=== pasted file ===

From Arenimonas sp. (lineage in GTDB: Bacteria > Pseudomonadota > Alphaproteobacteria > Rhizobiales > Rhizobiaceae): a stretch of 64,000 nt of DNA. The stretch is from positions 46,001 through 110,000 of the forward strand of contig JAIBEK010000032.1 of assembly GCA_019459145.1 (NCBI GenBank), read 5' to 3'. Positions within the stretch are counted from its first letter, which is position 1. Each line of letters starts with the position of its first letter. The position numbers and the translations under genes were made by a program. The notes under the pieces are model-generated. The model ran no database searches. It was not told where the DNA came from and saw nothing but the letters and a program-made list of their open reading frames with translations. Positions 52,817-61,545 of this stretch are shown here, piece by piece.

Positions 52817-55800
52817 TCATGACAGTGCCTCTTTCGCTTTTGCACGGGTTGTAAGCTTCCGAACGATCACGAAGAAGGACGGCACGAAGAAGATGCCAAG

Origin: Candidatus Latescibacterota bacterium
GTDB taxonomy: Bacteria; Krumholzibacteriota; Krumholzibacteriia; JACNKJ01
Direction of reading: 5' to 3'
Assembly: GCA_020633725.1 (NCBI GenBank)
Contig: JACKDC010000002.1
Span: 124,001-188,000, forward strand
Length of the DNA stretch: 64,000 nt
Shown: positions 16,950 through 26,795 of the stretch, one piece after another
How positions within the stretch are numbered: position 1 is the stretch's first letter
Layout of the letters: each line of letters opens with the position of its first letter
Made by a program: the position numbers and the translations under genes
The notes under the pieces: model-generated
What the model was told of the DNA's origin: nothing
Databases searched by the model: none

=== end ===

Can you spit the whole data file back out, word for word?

From Arenimonas sp. (lineage in GTDB: Bacteria > Pseudomonadota > Alphaproteobacteria > Rhizobiales > Rhizobiaceae): a stretch of 64,000 nt of DNA. The stretch is from positions 46,001 through 110,000 of the forward strand of contig JAIBEK010000032.1 of assembly GCA_019459145.1 (NCBI GenBank), read 5' to 3'. Positions within the stretch are counted from its first letter, which is position 1. Each line of letters starts with the position of its first letter. The position numbers and the translations under genes were made by a program. The notes under the pieces are model-generated. The model ran no database searches. It was not told where the DNA came from and saw nothing but the letters and a program-made list of their open reading frames with translations. Positions 52,817-61,545 of this stretch are shown here, piece by piece.

Positions 52817-55800
52817 TCATGACAGTGCCTCTTTCGCTTTTGCACGGGTTGTAAGCTTCCGAACGATCACGAAGAAGGACGGCACGAAGAAGATGCCAAG

Origin: Candidatus Latescibacterota bacterium
GTDB taxonomy: Bacteria; Krumholzibacteriota; Krumholzibacteriia; JACNKJ01
Direction of reading: 5' to 3'
Assembly: GCA_020633725.1 (NCBI GenBank)
Contig: JACKDC010000002.1
Span: 124,001-188,000, forward strand
Length of the DNA stretch: 64,000 nt
Shown: positions 16,950 through 26,795 of the stretch, one piece after another
How positions within the stretch are numbered: position 1 is the stretch's first letter
Layout of the letters: each line of letters opens with the position of its first letter
Made by a program: the position numbers and the translations under genes
The notes under the pieces: model-generated
What the model was told of the DNA's origin: nothing
Databases searched by the model: none